(As a side note: I attended GHC, the biggest annual conference for women in CS last year, for recruiting purposes. The quality of people looking for jobs there was insane compared to any other CS event.)


But.... if you want to hire and retain these people, you have to make an active effort. This open letter has a bunch of specific suggestions in it which I personally think are all individually excellent: I endorse these ideas wholeheartedly.

(NB: It also makes several statements about how various companies do things. I have it on good authority that several of these statements are incorrect, but I have no personal knowledge either way and so am neither affirming nor negating that part. My endorsement of this letter is about all of the courses of action it favors, which I think are excellent ideas; on the rest, I have no opinion)

I will add: In my groups, people of all genders, races, and backgrounds are not only welcome but actively desired. This is the case now and will continue to be the case in every team I run in the future.

Thanks to +Erica Joy for pointing me at this great letter.

[DISCLAIMER: I am writing this post in my personal capacity and am not speaking on behalf of Google. I make no assertions as to the truth or falsity of any of the claims of fact made within the letter, nor of any conclusions of law. Those of you who have been in the field for a while know why I have to state this, too]
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I'll suggest an extra step: stop equating "tech" with programming. Off the top of my head (because they relate to things I happen to be interested in) : Du Pont, Sugru, 23andMe, Theranos, Blaze are all female headed tech companies. The undeserved pre-eminence of software is confounding these disparities.
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    Ph. D., Physics, 2003
  • University of Colorado, Boulder
    B. A., Mathematics, Physics, 1997
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Chief Architect, Google+
Introduction
Lots of people ask me what my job title means. I'm the senior engineer on the Google+ team, and my primary responsibility is to oversee and guide the technical design of Google+ and all of the things related to it. In practice, I'm also involved in lots of non-technical issues as well: my job is to make Google as fun, exciting, social, and pleasant a place to be as it can possibly be.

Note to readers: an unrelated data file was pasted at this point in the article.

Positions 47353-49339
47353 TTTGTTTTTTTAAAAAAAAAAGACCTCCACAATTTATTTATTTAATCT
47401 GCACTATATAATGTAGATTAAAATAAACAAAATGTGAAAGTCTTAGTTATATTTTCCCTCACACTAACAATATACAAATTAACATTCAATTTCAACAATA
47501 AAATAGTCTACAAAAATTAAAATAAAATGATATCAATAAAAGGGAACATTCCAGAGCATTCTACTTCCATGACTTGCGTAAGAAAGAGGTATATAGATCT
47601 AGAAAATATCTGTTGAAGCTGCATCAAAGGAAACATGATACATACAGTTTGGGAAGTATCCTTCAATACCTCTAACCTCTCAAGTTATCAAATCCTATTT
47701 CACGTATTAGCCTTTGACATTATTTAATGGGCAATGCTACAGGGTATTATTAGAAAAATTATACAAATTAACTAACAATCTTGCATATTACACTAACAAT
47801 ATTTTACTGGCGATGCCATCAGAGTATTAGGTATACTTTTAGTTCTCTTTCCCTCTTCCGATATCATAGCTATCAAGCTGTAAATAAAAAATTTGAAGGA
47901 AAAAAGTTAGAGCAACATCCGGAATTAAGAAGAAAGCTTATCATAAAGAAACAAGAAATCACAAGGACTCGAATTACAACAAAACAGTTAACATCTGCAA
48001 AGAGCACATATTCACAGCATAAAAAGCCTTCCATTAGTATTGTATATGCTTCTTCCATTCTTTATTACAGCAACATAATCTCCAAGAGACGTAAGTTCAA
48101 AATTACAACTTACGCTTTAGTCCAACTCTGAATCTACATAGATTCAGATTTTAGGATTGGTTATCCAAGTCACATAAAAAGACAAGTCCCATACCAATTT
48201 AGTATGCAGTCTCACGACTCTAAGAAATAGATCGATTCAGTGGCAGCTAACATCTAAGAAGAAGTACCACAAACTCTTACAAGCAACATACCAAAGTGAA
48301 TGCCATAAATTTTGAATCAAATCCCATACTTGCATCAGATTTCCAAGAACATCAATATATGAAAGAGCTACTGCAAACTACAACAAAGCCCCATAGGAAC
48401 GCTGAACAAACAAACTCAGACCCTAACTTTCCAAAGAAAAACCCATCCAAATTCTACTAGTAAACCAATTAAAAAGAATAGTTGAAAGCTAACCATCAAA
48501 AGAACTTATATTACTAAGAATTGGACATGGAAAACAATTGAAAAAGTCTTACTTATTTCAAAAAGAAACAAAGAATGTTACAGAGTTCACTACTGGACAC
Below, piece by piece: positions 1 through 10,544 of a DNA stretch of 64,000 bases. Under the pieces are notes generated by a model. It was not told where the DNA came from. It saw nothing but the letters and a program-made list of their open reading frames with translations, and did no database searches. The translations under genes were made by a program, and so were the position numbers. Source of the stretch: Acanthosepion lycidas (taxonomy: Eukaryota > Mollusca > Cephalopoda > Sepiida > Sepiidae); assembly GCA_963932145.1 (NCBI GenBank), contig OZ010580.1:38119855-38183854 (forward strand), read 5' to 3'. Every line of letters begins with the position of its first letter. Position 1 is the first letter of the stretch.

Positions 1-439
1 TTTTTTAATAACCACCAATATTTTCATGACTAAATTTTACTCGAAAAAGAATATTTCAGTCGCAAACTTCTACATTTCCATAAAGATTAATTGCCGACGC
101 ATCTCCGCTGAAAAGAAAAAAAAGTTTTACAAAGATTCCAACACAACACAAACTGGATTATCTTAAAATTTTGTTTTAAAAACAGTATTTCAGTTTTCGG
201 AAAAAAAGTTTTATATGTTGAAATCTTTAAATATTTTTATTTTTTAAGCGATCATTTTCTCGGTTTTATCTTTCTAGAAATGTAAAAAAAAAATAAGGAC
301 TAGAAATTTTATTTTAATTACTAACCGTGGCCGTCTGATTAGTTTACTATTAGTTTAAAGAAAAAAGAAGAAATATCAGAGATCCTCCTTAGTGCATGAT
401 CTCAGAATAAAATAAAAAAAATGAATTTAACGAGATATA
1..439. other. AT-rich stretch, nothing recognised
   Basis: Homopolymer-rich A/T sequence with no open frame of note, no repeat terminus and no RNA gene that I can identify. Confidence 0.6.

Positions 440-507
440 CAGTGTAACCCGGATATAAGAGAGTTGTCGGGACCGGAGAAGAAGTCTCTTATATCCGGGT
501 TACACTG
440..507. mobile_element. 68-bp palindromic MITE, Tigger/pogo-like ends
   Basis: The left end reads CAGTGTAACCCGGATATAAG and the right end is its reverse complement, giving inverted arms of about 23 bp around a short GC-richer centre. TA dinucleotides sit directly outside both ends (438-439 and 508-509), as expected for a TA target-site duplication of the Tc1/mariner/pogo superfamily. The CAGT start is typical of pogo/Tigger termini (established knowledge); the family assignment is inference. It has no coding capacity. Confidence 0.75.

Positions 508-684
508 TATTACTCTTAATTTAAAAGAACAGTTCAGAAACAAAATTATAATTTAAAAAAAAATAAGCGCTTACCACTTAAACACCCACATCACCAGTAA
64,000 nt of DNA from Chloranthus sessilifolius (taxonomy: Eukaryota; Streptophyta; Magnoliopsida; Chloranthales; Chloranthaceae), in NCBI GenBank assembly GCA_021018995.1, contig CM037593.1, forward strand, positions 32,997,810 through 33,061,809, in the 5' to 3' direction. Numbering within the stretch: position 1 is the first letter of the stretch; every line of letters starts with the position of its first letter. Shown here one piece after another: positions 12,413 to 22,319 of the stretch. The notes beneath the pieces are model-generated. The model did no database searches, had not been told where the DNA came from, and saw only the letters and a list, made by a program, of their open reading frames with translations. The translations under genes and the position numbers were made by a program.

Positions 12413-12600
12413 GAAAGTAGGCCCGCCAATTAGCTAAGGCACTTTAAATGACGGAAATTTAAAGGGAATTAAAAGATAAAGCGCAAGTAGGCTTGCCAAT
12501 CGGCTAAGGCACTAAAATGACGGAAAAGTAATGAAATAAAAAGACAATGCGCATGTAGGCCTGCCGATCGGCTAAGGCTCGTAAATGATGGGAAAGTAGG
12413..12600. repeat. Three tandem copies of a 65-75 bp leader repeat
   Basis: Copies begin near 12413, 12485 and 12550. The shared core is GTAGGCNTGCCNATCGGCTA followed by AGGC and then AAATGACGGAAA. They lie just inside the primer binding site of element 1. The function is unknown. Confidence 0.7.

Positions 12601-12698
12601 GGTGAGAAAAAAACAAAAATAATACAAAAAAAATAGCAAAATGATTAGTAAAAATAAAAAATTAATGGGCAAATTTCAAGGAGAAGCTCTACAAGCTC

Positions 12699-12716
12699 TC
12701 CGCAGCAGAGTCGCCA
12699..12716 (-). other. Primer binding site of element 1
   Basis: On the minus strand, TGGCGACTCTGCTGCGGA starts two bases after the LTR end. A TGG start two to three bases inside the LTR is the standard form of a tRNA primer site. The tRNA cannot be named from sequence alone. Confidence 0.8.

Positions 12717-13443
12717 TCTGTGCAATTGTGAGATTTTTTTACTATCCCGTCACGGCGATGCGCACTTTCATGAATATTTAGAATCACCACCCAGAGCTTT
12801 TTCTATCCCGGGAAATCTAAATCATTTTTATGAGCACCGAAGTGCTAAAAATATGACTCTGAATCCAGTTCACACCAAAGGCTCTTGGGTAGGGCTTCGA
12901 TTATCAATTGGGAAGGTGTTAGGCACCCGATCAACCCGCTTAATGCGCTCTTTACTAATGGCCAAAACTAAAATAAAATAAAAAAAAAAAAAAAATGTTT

(I've been at Google since 2003, but you probably haven't seen me before this, because I worked deep in the back end: planet-scale storage, very large-scale search, ranking, and so on. Lots of teams whose unofficial motto is "if we told you, we'd have to kill you" -- as opposed to Google+, where we get to go out and talk and interact with our users.)

For those who just came here, welcome to the Google+ Project. It's something that we're all very passionate about, and which (as its name indicates) is going to continue to develop and improve at what we hope is an amazing rate. I'm avidly interested in hearing user feedback, and while I can't guarantee that I'll have time to respond to all of it, it will most certainly be listened to.

And the obligatory (very important!) disclaimer: I'm not on this system as an official representative. While I'm listening to user feedback and interacting about the system, I'm also here for perfectly ordinary social networking purposes. If I am saying something official on behalf of Google, I will make that explicitly clear; anything else that I say here is not the position of Google, or of anyone other than myself.

In fact, most of what I post about has nothing to do with CS at all. If you want a taste of it, take a look at my blog.